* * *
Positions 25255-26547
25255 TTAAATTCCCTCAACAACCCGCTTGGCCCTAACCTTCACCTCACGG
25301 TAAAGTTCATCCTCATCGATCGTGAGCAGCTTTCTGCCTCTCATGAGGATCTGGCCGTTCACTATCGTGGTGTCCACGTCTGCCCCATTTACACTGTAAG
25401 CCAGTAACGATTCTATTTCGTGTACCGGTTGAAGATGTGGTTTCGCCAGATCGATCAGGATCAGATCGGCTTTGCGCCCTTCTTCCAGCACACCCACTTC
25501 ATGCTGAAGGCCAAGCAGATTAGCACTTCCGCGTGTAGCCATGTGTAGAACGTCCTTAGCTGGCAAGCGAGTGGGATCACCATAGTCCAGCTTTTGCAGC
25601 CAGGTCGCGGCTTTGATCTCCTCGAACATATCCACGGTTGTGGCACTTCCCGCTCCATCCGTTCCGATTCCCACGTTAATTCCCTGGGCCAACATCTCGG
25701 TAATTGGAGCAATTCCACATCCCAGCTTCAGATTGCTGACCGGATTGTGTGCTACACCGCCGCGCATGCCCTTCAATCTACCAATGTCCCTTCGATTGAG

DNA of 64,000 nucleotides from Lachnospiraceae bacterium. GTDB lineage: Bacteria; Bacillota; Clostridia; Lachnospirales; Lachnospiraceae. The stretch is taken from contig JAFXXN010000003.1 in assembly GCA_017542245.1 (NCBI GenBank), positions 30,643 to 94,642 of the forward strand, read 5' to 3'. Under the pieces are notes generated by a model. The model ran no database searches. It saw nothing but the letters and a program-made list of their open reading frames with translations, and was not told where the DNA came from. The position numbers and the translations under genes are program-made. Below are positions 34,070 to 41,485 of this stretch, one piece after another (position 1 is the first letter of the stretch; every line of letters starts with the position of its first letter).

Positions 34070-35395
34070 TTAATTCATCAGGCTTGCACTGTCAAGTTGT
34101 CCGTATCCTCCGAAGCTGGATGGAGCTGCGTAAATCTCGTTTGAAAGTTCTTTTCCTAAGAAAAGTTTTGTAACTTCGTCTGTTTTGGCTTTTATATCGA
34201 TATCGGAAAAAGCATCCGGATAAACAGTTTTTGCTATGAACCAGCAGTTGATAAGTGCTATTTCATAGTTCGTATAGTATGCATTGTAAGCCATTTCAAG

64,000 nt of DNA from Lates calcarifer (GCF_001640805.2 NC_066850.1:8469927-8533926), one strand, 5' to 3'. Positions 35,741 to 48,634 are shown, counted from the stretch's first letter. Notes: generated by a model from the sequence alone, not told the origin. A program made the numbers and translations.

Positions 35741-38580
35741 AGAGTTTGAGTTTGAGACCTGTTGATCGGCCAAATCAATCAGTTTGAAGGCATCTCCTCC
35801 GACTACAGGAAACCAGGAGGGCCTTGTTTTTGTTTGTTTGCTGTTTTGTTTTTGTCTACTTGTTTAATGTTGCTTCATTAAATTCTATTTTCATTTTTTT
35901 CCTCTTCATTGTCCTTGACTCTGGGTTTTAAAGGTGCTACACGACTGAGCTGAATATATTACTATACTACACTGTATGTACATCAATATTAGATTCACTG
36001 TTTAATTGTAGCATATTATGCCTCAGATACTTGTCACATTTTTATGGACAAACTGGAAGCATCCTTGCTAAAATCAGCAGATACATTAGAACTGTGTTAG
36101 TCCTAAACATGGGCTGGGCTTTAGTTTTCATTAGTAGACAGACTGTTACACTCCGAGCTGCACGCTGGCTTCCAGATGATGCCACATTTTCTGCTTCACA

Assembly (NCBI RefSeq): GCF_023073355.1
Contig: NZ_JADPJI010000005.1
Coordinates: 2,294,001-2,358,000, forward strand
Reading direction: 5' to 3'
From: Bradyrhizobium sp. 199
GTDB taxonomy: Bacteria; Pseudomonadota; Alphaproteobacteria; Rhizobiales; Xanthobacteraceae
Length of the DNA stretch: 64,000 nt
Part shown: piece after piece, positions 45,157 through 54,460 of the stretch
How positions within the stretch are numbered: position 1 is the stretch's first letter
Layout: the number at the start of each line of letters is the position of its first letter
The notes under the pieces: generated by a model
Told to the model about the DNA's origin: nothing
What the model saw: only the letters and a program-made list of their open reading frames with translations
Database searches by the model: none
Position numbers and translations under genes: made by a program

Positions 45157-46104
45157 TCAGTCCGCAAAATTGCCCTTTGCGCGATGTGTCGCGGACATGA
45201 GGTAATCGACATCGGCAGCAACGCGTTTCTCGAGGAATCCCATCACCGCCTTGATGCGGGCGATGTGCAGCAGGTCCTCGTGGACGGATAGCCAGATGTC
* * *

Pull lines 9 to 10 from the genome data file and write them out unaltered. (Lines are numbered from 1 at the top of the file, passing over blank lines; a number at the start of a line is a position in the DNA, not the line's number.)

Positions 34070-35395
34070 TTAATTCATCAGGCTTGCACTGTCAAGTTGT